What is the mysterious thing that makes someone appear grown up where others just age? Is it just the cut of the jaw? The graying of hair? A look in the eyes? Attire? Facial hair?

What got me started thinking about this was a series of uniquely adult experiences I've had in recent months, including relationship issues of a level not seen by any lust-ridden teeny-bopper, talks with my doctor about my family's history of heart disease, having to rush my son to the hospital for the first time for stitches and looking at my company and wondering where I fit into their plans (as opposed to where they fit into mine, which seems to me the young man's outlook).

Despite this overwhelming evidence of adulthood, if not maturity, I can't help feeling much of the time as if I haven't yet reached that point we all recognize from our youth as defining adulthood: being in control of everything.

Isn't that it? Isn't that what being a grown-up is? I remember as a kid wanting nothing more than to be an adult because then you had all the answers, then life was easy because you got to make all the decisions. You were in control. Even now, I look at people I deem grown-ups and I think it's because they seem in control. They know what to do in every situation. Or seem to.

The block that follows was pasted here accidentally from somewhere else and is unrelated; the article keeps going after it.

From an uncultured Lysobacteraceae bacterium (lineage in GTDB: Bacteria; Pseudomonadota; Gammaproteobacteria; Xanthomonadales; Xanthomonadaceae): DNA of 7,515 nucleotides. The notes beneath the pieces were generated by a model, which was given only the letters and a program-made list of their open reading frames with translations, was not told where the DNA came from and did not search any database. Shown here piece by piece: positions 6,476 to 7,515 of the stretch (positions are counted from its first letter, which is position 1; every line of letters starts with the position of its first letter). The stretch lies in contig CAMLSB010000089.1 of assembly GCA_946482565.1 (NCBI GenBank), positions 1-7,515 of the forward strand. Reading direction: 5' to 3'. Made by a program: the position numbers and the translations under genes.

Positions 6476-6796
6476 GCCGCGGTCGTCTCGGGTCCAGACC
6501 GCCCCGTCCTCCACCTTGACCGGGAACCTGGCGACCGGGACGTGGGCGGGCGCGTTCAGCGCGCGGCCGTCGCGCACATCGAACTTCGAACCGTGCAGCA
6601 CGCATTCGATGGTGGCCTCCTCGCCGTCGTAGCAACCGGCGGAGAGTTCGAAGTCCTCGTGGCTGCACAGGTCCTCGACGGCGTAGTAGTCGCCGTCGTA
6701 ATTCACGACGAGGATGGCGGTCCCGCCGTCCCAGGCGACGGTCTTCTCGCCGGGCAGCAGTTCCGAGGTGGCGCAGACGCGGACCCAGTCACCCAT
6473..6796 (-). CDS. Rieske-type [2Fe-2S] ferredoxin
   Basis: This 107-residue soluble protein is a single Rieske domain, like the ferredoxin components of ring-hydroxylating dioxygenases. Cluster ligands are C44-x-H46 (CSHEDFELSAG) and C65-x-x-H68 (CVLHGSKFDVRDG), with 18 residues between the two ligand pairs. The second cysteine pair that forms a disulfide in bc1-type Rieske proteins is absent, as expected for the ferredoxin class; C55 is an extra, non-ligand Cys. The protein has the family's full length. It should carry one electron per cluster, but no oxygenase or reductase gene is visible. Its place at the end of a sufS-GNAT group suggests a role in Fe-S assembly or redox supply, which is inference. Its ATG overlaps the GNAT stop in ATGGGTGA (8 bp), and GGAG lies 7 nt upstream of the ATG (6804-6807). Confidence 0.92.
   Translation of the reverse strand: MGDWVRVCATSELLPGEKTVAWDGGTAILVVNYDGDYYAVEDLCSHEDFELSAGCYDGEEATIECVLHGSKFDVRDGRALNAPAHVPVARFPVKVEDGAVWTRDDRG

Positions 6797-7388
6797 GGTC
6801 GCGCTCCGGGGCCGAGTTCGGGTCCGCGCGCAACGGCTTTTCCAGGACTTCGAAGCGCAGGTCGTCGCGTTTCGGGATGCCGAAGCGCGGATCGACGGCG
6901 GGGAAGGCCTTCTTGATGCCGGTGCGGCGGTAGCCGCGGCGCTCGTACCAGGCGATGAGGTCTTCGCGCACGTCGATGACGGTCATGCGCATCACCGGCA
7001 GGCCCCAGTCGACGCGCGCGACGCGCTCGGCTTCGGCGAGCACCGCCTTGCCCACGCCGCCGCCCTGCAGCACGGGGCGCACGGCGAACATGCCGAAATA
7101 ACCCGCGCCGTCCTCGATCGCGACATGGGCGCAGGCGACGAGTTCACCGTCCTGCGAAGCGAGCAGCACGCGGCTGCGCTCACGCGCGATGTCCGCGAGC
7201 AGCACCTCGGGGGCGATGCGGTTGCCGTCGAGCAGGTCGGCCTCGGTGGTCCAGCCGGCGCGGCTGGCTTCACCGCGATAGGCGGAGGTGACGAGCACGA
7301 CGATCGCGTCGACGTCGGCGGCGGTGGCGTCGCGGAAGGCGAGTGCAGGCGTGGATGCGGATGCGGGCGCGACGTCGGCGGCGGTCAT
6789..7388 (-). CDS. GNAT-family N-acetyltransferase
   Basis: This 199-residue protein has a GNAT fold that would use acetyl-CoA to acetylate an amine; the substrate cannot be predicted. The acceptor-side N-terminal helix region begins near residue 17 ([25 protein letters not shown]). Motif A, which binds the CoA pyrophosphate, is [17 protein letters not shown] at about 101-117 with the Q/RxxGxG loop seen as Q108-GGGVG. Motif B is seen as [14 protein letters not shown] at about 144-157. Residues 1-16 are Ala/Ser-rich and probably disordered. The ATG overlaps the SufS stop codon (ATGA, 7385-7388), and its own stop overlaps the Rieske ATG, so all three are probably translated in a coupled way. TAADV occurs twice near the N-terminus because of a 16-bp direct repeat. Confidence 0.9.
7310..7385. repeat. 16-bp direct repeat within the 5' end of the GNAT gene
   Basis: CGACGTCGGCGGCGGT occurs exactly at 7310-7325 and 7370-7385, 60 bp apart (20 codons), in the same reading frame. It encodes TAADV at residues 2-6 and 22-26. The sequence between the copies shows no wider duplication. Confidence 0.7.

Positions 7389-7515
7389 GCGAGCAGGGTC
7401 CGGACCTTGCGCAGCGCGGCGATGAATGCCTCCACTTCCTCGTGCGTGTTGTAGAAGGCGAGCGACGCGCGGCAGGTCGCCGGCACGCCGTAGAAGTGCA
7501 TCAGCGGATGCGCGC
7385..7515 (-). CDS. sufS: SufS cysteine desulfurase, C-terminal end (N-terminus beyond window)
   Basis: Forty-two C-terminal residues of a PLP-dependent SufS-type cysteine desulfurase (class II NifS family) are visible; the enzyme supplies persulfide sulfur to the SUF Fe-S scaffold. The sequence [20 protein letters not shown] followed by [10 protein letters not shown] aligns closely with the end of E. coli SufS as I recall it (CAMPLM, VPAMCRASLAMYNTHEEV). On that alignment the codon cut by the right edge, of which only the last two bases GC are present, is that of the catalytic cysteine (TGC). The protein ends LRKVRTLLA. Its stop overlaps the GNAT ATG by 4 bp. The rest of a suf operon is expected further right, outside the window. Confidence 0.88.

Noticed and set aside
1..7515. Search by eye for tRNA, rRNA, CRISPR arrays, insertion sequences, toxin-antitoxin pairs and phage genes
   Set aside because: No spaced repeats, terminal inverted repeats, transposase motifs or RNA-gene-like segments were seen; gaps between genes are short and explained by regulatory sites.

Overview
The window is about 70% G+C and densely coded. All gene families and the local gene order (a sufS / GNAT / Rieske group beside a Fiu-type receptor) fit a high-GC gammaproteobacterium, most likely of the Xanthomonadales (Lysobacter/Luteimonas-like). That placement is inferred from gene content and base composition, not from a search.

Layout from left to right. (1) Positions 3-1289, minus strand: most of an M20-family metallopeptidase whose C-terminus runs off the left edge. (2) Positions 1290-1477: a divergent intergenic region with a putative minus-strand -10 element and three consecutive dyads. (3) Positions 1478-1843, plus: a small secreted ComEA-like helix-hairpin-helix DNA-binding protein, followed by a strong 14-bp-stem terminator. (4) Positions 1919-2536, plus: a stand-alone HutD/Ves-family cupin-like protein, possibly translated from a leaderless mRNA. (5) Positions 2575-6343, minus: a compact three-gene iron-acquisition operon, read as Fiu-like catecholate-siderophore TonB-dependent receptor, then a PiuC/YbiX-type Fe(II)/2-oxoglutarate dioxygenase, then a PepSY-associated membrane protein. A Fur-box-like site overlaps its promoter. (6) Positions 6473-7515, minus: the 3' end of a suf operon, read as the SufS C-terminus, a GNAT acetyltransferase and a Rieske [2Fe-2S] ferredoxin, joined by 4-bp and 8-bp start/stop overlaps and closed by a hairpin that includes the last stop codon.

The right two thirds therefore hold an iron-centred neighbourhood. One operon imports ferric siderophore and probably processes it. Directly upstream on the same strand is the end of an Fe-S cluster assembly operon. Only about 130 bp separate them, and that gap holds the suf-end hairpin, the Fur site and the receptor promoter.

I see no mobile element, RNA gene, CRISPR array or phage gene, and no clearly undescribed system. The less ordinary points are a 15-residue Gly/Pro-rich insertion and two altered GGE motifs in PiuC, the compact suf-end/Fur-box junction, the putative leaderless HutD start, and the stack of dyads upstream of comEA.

I remember a guy I worked for once pointing out how he'd had a problem with someone who'd screwed up, how he'd really chewed him out over it. Publicly. "Of course," he said to me, matter-of-factly, "I had to apologize." Wow, I thought. Talk about adult. It seemed to me at the time that I'd never have even thought about apologizing. It amazed me. Now, I realize I wouldn't think about apologizing. I'd just do it, automatically, because he was right. Of course you do that. It's just wrong to scream at someone over a simple mistake. Any adult knows that.



What happened? When did that come to me? Where was the blazing light, the thunderous roar? Where was the telegram telling me I'd arrived? Because it never came, I still don't quite believe I'm there.

I recently visited a friend I've known practically since he graduated from college. We were colleagues, which is a presumptuous way of saying we were both young reporters on our first real jobs out of school, working the low end of the journalistic food chain. At some point in the visit, between the time we went out at 11:30 at night for subs and the point at which we were standing, soaking wet, in Central Park praying for a meteorological miracle that would allow us to play just a few innings of softball, I realized this was pretty much normal life for this 33-year-old man. On the surface, it appears he's pretty much living life one softball game at a time.